I found this book quite by accident. I was with my children at the library, killing time while my wife worked on Christmas projects. My kids had already found books and had settled in on couches to read, so I thought I would join them. This book caught my eye, and remembering Jessica Day George had been an interesting guest on Writing Excuses, I decided to pass the time with it until time to home.
I ended up checking it out, taking it home with me, and rushing it to the head of the line of all the other books I’m currently reading. It’s light and enormously fun, and not a long read. And it has one of the best openings I’ve read in a while. Within two pages George has set the scene so well you know you’re in for a treat.
The story is about three royal children (or rather two royal teenagers and a child) who are forced to defend themselves and their castle when their parents disappear. Only the castle is a magical structure with a mind of its own, and it clearly loves Celia, the youngest. I don’t recall a story where a building is a main character, but this is one, and Day does it well. Well enough that I didn’t realize until after I was finished reading it that Day never really explains why the castle, which clearly could, doesn’t just kick all the bad guys out and save the day itself.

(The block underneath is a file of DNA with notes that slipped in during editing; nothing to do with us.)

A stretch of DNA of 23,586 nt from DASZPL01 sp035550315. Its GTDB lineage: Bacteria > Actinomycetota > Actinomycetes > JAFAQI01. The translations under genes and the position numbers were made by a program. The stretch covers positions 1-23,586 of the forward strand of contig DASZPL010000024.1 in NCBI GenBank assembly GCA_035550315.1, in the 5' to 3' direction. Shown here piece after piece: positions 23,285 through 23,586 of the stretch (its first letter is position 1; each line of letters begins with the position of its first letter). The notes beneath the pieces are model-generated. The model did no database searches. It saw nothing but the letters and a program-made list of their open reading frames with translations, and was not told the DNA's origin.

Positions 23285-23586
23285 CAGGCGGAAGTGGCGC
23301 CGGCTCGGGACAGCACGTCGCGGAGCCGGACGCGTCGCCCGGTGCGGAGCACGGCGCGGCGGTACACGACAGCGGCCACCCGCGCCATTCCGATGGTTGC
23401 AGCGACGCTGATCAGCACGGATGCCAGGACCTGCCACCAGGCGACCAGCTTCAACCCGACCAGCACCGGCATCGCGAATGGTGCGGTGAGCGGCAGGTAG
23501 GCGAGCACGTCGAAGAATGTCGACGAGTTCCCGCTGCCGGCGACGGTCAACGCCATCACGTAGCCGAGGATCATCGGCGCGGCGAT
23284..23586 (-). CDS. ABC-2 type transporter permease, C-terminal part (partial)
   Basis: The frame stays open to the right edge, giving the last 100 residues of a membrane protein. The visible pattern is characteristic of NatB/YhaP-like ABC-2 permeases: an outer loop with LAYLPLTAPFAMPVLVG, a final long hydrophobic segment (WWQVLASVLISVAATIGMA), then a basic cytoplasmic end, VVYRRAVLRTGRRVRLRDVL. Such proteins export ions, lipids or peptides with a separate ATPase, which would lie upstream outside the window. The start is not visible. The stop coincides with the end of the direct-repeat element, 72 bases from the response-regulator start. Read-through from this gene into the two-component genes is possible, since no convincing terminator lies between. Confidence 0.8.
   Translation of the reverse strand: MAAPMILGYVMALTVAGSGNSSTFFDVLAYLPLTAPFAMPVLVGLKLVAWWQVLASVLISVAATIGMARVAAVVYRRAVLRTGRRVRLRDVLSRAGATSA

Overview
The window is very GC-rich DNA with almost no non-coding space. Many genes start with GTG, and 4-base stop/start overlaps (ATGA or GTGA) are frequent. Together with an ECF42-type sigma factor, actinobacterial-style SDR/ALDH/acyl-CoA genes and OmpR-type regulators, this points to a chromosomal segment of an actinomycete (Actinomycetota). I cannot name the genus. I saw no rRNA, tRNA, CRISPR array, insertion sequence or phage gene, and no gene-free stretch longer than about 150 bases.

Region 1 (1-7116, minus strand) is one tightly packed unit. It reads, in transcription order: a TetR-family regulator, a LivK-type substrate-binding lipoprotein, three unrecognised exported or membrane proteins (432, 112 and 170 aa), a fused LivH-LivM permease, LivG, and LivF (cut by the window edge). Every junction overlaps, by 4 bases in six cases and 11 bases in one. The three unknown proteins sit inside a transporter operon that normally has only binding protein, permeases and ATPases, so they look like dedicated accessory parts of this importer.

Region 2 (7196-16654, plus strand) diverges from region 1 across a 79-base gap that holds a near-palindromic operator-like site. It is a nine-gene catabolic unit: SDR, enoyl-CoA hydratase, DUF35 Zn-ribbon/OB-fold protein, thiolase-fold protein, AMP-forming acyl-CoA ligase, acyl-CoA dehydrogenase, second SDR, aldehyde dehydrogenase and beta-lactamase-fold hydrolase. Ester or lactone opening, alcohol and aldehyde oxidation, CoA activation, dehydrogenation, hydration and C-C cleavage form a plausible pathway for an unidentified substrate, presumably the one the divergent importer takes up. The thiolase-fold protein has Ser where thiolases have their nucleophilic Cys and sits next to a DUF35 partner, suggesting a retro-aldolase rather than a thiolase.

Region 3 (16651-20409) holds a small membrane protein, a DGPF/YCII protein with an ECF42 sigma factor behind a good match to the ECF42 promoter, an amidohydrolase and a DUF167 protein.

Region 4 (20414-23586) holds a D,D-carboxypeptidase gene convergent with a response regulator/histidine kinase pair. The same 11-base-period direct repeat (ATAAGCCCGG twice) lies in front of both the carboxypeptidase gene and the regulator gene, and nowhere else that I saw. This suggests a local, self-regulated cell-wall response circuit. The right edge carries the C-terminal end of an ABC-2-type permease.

But I was having so much fun with the book that there was never really much opportunity for that question to raise itself until I was finished. It’s not every day a book helps me recapture some of my childish sense of wonder, but this one did. She’s got a sequel out, I understand. I’ll have to put it on my list.
It’s middle-grade fiction, or perhaps younger. There’s no swearing, very little violence, and not much intense danger. I plan to read it to my kids soon.